Saturday, December 26, 2009

Thunking Writerly Thots

Some while ago I joined a writers' website called Authonomy. It's hosted by Harper Collins and the premise is that aspiring writers post their manuscripts for critique by their fellow writers. Those few that get enough backing (read, become popular) are awarded with a visit to the HC editor's desk, for review. The rest try valiantly to learn from their peers and continue honing their writing and story-pitching skills.

It seems like a pretty good system: one gets live feedback from actual human beings, learns to take and give good critique, and hopefully benefits from hearing about the flaws and strengths of their work. I've just gotten active over there in the last two or three weeks, and it's interesting.

But there's a side of it that I find frankly ... weird. Mind, I have yet to post a manuscript there, though I plan to by or at the first of the year. But amidst the drive to reach the Editors' Desk and climb the ratings chart, there is a culture of self-promotion that I don't think I'll ever find personally comfortable. People pounce on each other with read requests and/or offers of read-swaps like a convention of door-to-door salesmen. I'm not sure how anybody even finds me, amongst the hundreds of members there, but they do, and almost daily I receive requests to read and back someone's book.

Which is fine, but sometimes it's so out of the blue, I just ... don't know what to say. Why me? What makes this person think I would make a good reader for their topic of choice? Another quandary is that I'm apparently a picky reader. Sometimes the writing is perfectly fine, but the story just doesn't grab me. Sometimes the story might be okay ... but the author and punctuation are not friends. (Do they have a volunteer proofreader's pool, there?) And sometimes the writing, the story, everything, is just ... not something I would look at for three seconds in a book store.

Suddenly I have vast and growing sympathy for what agents and publishers must experience. The worry here is that, on Authonomy, I have to consider that I'm going to want my book read and critiqued, so I can't be too much of a snob, or nobody will give me the time of day!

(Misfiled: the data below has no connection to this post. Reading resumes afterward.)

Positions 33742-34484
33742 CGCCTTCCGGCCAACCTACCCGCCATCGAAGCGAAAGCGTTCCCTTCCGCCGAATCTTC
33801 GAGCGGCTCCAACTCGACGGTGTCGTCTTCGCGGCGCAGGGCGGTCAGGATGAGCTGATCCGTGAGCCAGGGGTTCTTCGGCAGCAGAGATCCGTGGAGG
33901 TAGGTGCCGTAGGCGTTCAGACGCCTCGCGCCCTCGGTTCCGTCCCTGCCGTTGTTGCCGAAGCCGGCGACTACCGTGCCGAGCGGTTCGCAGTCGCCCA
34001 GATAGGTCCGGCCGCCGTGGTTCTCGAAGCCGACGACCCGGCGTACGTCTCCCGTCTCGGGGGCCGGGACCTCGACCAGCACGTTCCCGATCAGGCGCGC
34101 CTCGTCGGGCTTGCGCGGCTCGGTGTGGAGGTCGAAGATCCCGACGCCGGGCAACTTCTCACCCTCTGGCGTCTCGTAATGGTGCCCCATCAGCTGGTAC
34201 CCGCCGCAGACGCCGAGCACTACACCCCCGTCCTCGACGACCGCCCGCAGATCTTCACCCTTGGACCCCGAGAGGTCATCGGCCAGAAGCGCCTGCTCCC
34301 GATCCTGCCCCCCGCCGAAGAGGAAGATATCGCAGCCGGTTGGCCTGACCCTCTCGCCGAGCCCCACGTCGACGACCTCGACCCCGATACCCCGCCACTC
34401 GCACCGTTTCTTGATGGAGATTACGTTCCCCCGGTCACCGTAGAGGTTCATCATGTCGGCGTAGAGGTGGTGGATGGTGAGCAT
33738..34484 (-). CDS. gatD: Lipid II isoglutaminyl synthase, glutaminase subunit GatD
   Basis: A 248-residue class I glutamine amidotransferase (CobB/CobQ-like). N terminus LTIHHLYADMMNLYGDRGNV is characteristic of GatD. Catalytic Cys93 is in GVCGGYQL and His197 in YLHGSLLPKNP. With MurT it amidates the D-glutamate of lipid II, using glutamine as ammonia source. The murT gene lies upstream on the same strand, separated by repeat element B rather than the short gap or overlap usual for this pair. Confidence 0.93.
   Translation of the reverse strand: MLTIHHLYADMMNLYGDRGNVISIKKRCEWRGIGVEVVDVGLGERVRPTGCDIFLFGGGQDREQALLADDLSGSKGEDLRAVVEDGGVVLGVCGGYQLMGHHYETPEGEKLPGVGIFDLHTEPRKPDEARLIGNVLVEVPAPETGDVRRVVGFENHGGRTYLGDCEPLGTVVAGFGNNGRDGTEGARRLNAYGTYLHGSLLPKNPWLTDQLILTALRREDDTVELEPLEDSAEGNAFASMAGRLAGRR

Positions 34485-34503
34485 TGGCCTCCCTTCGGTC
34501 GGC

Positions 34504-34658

Oy. I don't know if I'm clever enough to play the game, over there. But I'll do my best, and try to be fair and kind, and if I really can't get my teeth into someone's book, I hope they'll forgive me if I decline to read. I feel I would rather say a polite and kindly, "No, thank you," than try to read and end up blathering some response that would help them not at all.

Well, that's half an hour I'll never see again. Back to working on my long pitch for my book. The end of the year is only days away ...


N. Gemini Sasson said...

I joined Authonomy over a year ago and like you I read for a month before posting my own work. Back then, there were far fewer people on the site, and so they tended to read fewer books and gave more in depth feedback. 'Spamming' was frowned upon then, but today it's commonplace.

It's an imperfect system and can be a huge time sink, but you can also take something valuable away from the experience - a lot of which you've noted. For me, the biggest bonus has been connecting with other writers.

G. M. Atwater said...

Hi Gemi!

Yes, I've touched on some lovely people, like you, and that's encouraging. I think some folks may simply get too caught up in the whole thing, thus the spamming and such. But I'm hoping to use Authonomy as a vehicle for improving my writing, and polishing my work towards publication, not as a vehicle for publishing, itself.

I'm meanwhile glad, indeed, to have met good people like you. :-)
Cheers ~


G. M. Atwater said...

Thanks for the encouragement! :-)